No. 14 Florida shuts down Georgia to keep control of SEC East

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The No. 14 Florida Gators (6-1, 4-1 SEC) made sure they would end the day in first place in the hotly contested SEC East with a 24-10 victory over Georgia (4-4, 2-4 SEC). It is Florida’s third straight win (and third straight double-digit victory) against Georgia in the series.

The game was not particularly enjoyable to watch for many, as the defenses took advantage of some sloppy offensive play on both sides. Georgia managed to get just 164 yards of offense and went 4-for-14 on third down. Florida’s offense did not fare that much better, with fewer than 250 yards of offense and a turnover. Luke Del Rio completed 15-of-25 attempts for 131 yards and a touchdown (and an interception on the opening series of the game). Georgia’s freshman Jacob Eason had an even longer afternoon, completing 15-of-33 attempts for 143 yards. Florida really clamped down on Georgia’s running game, limiting Nick Chubb to 20 yards on nine rushing attempts. The Bulldogs rushed for just 21 yards in the game.

Florida held a 14-10 lead at halftime and expanded their lead in the third quarter on an Antonio Callaway touchdown run. From there, Florida could keep Georgia at a distance with a few punts and turnovers on downs the rest of the way.

With the win, Florida remains on top of the SEC East standings with a one-game lead in the loss column on Kentucky and Tennessee. Florida also owns a head-to-head tiebreaker with Kentucky, but not with Tennessee. Florida may have a small buffer, but the Gators also may have the most difficult remaining SEC schedule among the SEC East contenders. Florida plays at Arkansas next week and now had a mid-November game at LSU that was rescheduled from earlier this season (which was originally a home game for the Gators).

Georgia is now eliminated from being able to win the SEC East with four conference losses, so the sights will be on trying to finish strongly to improve whatever bowl opportunities will be available. Georgia can throw a wrinkle in Kentucky’s SEC East hopes next week in Lexington before closing out SEC play at home against Auburn in two weeks. Georgia’s final three games of the season will all be at home, starting with Auburn and finishing with UL-Lafayette and ACC rival Georgia Tech.

Rocky Slop: Tennessee comes up empty twice inside 10-yard line, Florida leads 21-3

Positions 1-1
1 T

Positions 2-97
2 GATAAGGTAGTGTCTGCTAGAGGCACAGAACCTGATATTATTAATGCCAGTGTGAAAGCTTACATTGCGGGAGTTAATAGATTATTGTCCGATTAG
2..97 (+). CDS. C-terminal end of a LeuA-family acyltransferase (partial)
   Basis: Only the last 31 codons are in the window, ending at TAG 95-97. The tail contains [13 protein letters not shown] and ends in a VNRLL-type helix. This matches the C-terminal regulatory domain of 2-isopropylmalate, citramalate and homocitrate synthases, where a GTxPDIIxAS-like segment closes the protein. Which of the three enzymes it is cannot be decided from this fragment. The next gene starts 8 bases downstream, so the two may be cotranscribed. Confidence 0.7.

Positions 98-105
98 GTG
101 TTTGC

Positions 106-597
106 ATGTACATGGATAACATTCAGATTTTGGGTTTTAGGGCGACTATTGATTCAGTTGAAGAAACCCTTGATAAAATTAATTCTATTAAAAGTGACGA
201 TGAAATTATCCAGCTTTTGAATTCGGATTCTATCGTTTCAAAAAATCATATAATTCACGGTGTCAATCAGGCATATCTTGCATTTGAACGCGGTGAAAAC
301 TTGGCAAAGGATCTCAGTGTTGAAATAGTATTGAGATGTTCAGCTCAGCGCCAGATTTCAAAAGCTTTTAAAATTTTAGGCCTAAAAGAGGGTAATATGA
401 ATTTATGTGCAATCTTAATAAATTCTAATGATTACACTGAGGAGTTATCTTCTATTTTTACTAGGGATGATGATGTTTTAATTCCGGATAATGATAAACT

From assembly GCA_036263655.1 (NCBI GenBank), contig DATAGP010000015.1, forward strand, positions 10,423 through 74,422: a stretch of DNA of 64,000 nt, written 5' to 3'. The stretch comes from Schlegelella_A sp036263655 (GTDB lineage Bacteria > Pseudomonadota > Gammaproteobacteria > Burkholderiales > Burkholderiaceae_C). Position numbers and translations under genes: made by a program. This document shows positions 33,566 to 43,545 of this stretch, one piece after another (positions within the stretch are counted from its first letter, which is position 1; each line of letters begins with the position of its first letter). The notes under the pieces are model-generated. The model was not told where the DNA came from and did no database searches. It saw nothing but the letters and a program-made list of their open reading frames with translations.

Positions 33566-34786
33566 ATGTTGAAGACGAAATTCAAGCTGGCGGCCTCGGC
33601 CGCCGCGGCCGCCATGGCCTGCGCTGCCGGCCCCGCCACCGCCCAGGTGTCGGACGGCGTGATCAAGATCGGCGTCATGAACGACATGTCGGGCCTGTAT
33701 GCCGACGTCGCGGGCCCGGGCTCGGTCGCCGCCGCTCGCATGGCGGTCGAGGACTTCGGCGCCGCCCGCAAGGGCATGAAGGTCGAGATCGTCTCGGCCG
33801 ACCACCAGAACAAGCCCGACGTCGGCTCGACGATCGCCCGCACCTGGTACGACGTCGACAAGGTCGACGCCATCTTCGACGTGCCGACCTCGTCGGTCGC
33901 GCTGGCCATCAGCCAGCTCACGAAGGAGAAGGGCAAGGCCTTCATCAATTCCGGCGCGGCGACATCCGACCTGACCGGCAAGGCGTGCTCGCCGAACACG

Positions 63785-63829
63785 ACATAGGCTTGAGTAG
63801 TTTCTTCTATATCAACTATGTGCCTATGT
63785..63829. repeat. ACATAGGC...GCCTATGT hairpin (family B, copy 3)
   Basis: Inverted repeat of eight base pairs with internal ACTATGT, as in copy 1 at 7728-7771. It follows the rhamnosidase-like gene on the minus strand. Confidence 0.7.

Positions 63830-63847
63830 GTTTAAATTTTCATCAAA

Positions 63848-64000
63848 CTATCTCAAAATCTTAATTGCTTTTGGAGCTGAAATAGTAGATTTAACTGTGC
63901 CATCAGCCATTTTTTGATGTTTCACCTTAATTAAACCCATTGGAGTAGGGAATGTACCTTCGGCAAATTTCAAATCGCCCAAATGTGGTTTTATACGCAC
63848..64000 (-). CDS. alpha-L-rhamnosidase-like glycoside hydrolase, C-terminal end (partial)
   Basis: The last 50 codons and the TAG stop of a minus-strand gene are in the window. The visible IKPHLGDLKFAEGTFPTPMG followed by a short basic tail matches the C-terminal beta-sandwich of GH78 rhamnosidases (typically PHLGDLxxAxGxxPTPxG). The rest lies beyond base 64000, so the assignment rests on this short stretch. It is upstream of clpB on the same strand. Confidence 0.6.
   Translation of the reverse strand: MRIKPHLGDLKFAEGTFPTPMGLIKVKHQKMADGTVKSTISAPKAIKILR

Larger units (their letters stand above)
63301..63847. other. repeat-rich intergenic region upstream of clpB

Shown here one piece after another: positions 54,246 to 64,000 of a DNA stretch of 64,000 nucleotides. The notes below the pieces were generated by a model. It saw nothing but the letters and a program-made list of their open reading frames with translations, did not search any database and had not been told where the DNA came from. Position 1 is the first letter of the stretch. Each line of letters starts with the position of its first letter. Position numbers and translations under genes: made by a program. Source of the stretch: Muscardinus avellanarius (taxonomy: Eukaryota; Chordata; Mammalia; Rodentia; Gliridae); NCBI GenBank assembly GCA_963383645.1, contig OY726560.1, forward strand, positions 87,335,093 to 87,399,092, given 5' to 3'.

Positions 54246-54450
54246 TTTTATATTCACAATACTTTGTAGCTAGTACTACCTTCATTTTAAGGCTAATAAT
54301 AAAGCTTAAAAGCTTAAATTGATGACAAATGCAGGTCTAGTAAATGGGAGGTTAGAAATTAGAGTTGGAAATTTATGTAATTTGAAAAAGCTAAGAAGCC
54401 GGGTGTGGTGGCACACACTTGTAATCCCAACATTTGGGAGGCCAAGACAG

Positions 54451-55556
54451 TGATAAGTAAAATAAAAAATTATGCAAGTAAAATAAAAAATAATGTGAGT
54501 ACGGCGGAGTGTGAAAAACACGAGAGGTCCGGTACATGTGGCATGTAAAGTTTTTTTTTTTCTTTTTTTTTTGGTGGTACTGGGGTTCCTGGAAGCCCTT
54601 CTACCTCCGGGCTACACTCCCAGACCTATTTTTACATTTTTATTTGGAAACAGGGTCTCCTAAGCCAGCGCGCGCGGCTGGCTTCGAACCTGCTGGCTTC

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If this was supposed to be the year Tennessee finally came out on top in the SEC East, the Florida Gators did not get the memo. Florida is up 21-3 on Tennessee in Knoxville at the half, thanks in part to a Vols offense that has imploded inside the 10-yard line twice in the first half. Tennessee was booed off the field, while on offense, as the final seconds ticked away in the first half. It has been 11 long years since experiencing a win over Florida, so you can imagine the pent-up frustration the home crowd has.

The tempers flared right from the opening kickoff, with Tennessee being called for an unsportsmanlike penalty on the opening kickoff, giving Florida 15 free yards without running a play. Two plays later, Florida starting quarterback Austin Appleby completed a 51-yard pass to Antonio Callaway to the Tennessee four-yard line. Three plays later, the Gators jumped on the Vols with a short pass from Appleby to DeAndre Goolsby for a 7-0 lead right out of the gates.

Tennessee looked to catch a huge break on special teams when Callaway failed to hold on to a punt. Tennessee recovered at the Gators’ two-yard line but was unable to punch it in from the door step on four straight plays. Marcus Maye broke up a pass from Joshua Dobbs intended for Alvin Kamara on fourth down. Down 14-0 in the second quarter, thanks to a touchdown pass from Appleby to Jordan Cronkrite to finish off a 93-yard drive, the Vols worked their way back to inside the 10-yard line and seeing a chance to build some momentum. That hope was dashed when Quincy Wilson picked off a pass from Dobbs to the back of the end zone on third and goal.

Florida turned what could have been three or seven points for Tennessee into a 21-point lead. On the first play of the ensuing possession following the turnover in the end zone, Apply picked up 20 yards through the air with Callaway hauling in a pass.Later, on 2nd and 3, Appleby completed a 36-yard pass to Tyrie Cleveland, and a few plays later it was 21-0 after a video review to confirm Jordan Scarlett had punched one in from the one-yard line.

Nothing has gone well for the Vols, but credit Florida for making the plays they have bene making. The Gators have made plays on both sides of the football and avoided letting a special teams hiccup burn them.